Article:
Category Archives: Travel

When Flying, Sometimes One-Way is the Best Way

Last March, when I decided to visit Bali, round-trip fares to the Indonesian island cost more than $3,000. But I only wanted to go one way, and because I was flexible about when I could leave, I was able to book a one-way ticket for $600 instead. I haven’t looked back since. After a month in Bali, I flew one-way to Singapore, then to Athens, and I’ll soon go to Istanbul, all for about half of what it would have cost me to fly to Bali and back home.

Not everyone can fly to Bali for an indefinite stay, but even travelers who want to take a shorter trip can make the most of one-way fares to create a customized itinerary that offers both savings and flexibility. Now traveling through Europe, I book only one-way tickets, even though I’ll eventually end up back in Washington, where I started.

And I’m not the only one. Once, flying one-way was mostly associated with long-term backpackers who spend months or even years wandering the planet. But now, more and more travelers are realizing the value of casting off the shackles of a round-trip ticket and the change fees, set dates and other restrictions that come with it.

In 2011, according to the Bureau of Transportation Statistics, one-third of all airline travelers didn’t fly a traditional round trip, a steady increase from 19 percent in 2002. Their non-round-trip tickets included one-way fares, such as mine to Bali, and multiple stops, for business travelers visiting several clients or for families visiting several sets of relatives. They also included round-trip tickets that were booked in one-way increments.

It seems that the days of flying directly from one place to another and back again on the same airline may be dwindling.

But don’t assume that the price of a one-way ticket would be half that of one with a return. It may seem logical, but that’s not always the case. Whether a flight is point to point or includes a layover, airline pricing seems to have its own logic.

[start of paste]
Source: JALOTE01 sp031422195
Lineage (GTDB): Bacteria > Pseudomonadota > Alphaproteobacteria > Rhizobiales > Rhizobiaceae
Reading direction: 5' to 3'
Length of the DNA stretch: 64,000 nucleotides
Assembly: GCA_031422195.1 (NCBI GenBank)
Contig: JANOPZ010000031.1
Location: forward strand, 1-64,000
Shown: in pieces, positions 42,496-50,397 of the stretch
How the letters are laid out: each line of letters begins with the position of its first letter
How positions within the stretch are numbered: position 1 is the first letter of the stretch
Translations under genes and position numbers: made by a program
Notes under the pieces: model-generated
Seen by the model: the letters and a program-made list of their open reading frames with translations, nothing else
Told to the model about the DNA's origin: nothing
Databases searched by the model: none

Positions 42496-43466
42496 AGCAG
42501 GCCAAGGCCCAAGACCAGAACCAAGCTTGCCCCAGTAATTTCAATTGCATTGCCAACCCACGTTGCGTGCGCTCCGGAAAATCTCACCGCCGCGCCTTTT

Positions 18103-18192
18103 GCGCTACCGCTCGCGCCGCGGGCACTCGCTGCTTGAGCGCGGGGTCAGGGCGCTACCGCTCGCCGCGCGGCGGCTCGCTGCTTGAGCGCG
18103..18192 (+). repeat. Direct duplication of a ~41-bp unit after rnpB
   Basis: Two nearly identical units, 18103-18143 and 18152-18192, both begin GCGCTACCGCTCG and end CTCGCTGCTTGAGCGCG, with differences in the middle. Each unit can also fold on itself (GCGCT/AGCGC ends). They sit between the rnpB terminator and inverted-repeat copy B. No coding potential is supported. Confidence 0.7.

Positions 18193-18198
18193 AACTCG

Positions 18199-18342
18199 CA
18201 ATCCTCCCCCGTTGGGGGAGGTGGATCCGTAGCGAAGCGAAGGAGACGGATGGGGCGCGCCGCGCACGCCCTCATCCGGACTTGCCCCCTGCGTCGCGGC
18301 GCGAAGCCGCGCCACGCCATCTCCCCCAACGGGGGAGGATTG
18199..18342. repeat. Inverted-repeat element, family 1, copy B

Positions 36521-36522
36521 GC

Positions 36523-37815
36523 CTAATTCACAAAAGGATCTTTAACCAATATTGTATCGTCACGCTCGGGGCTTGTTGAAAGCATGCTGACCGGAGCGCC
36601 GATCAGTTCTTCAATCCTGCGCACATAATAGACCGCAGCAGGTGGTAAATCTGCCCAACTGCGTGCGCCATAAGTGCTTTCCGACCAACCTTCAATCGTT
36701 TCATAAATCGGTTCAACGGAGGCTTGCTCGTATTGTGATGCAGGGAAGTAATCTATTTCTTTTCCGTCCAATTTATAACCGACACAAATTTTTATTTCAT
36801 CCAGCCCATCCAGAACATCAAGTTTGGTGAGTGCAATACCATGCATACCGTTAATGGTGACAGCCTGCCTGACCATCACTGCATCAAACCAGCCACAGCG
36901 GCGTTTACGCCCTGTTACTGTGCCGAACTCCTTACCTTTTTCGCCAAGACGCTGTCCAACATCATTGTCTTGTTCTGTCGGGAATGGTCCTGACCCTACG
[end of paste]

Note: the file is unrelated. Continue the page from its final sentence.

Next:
Adam Bruk found that out firsthand when booking a flight from his home town of Greenwood, Ind., to Boston. “We were booking last minute and noticed that flights in and out of Logan [International Airport] were very expensive,” he says. Using an aggregator to figure out exactly how the costs broke down, Bruk noticed that the return trip was significantly less expensive than the flight to Boston. So he expanded his search to include different airports and airlines, and booked an outgoing flight on Delta Air Lines to a nearby airport and the return trip from Boston on American Airlines. “Ultimately, we saved a couple hundred dollars compared to booking a round-trip ticket in and out of Boston Logan on either American or Delta,” he says.

Aja Stallworth, a leisure travel consultant in San Diego, says that for long-haul or transatlantic flights, the large international carriers often have the best rates. But for smaller regional flights, she recommends that her clients fly on budget carriers. “Budget airlines provide a lot of value in regards to in-flight amenities,” she says. “They’re also less likely to have hidden fees, such as for checking your bag. I’d say they’re more of a value airline than a budget one.”

Many of the so-called budget carriers, such as Frontier Airlines, allow booking only in one-way increments and encourage customers to book directly on the company’s Web site for the best rates and service. Stallworth says that’s a wise move. “Unless an aggregator like Travelocity or Kayak offers significant savings, booking directly with your airline or travel agents offers a level of accountability should you have any issues while you’re traveling.”

Matt Kepnes, who runs the award-winning travel Web site Nomadic Matt, says that finding the best fare on one-way trips is all about research. “I’ll check every aggregator in the world,” he says on a call from Japan, “and then go directly to the airlines to see if they can match or beat the lowest one.” Kepnes also recommends checking the airlines’ international sites to see whether the fare is cheaper in a weaker currency.

Competition may be a wonderful thing for cost-conscious travelers in the United States, but in many areas of the world, there are only one or two regional carriers. In such cases, says Lance Huntley, an actor and director from San Francisco, one-way tickets are the best way of making the trip more bearable. “In developing parts of the world, not all airlines are treated equally,” he says. “Sometimes it makes sense to take a one-way hopper flight on a bad airline to a destination with a better hub, where you can pick up a better airline, and fly to your final destination.” Now planning a trip to the Balkans, Huntley has booked a series of one-way flights to get around the region.